"He more or less gives that command like he's still in the Navy," Hollings complained. Nelson, who also sits on the Commerce Committee, said Congress should subpoena the board's transcripts if Gehman failed to turn them over.

The deal announced Friday does in fact protect Congress' right to see the transcripts. But as board spokeswoman Laura Brown made clear, it's a limited right. "It's a situation where they would have to come over to the board's offices," she said.

David Goldston, majority staff director for the House Science Committee and one of the main negotiators, said the conditions should allow Congress to do its job without compromising the witnesses.

"It gives us everything we need, which is basically unimpeded ability to read the documents, and we need that both to be able to evaluate the conclusions that Gehman draws and, assuming we agree with those, to be able to hold NASA's feet to the fire," he said.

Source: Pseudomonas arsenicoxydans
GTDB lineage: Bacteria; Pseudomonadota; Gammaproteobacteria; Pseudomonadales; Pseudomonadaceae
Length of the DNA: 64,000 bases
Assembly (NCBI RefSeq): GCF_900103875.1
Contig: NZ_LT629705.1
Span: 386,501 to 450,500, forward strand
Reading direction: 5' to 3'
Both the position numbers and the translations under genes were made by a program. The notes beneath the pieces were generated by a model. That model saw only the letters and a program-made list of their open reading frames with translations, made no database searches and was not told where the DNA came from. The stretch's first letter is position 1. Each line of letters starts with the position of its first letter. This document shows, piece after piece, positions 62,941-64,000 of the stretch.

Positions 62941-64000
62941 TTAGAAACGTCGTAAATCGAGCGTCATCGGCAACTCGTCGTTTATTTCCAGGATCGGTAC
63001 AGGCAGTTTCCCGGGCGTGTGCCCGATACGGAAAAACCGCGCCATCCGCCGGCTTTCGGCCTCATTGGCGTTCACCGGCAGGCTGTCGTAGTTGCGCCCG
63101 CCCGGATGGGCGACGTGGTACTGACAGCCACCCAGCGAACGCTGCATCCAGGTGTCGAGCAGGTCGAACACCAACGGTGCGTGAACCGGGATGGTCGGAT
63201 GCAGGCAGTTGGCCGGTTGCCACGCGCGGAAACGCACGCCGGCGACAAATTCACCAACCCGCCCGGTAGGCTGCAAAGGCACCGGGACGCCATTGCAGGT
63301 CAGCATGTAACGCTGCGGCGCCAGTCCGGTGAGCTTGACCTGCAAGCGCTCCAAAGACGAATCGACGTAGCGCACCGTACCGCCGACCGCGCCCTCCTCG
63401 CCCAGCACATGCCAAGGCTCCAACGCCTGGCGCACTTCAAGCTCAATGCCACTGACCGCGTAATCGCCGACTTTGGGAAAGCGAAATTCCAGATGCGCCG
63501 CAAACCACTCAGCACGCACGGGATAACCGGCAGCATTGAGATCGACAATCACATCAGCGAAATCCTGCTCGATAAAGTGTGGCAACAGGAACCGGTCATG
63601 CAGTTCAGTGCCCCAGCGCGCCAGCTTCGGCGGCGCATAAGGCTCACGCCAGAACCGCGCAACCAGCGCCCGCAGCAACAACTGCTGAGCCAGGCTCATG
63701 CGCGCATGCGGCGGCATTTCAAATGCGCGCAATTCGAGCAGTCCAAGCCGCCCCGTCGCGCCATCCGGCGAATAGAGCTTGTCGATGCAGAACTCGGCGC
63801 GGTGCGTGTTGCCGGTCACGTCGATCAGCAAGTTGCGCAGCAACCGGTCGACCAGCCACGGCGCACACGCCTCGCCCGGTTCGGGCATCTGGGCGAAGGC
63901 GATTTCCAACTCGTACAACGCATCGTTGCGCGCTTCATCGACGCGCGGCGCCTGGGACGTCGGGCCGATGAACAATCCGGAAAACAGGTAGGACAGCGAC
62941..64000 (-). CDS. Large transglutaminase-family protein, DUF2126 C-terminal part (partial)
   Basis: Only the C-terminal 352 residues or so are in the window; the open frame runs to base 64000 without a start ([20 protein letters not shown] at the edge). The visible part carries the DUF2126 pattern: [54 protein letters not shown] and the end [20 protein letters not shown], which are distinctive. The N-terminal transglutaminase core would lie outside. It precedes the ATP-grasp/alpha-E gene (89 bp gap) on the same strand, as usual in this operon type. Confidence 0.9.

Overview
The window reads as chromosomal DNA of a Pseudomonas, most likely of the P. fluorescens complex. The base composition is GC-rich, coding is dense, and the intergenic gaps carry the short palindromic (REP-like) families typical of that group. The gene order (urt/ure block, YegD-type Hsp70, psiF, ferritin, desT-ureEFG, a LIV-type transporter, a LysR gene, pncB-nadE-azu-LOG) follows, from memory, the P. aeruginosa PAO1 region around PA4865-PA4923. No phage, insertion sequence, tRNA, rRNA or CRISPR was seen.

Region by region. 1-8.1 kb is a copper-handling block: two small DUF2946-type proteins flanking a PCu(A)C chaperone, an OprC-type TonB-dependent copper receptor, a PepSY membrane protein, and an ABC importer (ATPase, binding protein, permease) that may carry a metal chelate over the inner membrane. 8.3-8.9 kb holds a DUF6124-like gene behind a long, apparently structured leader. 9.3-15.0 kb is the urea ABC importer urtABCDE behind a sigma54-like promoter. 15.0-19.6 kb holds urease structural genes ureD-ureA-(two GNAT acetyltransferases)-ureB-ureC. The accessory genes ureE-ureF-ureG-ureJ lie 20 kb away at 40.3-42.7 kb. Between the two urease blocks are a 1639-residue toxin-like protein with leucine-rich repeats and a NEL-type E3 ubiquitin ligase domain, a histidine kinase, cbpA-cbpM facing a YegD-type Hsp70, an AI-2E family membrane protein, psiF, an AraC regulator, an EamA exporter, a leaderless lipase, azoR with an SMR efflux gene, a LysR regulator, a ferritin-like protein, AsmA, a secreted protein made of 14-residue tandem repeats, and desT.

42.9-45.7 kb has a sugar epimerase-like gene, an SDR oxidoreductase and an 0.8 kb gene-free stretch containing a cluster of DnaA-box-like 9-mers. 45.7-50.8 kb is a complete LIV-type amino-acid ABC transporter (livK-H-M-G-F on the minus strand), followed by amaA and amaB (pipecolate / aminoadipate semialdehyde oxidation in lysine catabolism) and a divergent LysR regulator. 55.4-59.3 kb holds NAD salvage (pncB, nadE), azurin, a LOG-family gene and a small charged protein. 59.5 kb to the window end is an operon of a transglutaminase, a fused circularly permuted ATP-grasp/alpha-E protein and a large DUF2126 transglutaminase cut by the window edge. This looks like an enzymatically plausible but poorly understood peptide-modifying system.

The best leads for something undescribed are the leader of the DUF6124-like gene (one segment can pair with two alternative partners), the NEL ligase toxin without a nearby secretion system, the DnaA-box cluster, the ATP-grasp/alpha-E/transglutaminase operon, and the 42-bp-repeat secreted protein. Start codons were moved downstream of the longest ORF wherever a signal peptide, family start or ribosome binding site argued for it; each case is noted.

"These witnesses presumably testified because they want changes at NASA, or to prevent changes at NASA -- basically, because they thought this investigation was significant and should lead to real results," he said. "And that's less likely to happen if we don't have access. So, presumably, our motivations in seeking this information and their motivations in testifying are identical."

But open-government advocates said the deal still falls short of the public disclosure needed to correct the board circumventing federal open-government laws by hiring civilians as federal employees.

"What it is is an acknowledgment that the deal made by the board [promising confidentiality] was unacceptable," said Steven Aftergood, head of the Project on Government Secrecy at the Federation of American Scientists. "I suppose it's good news, but it's an incomplete solution."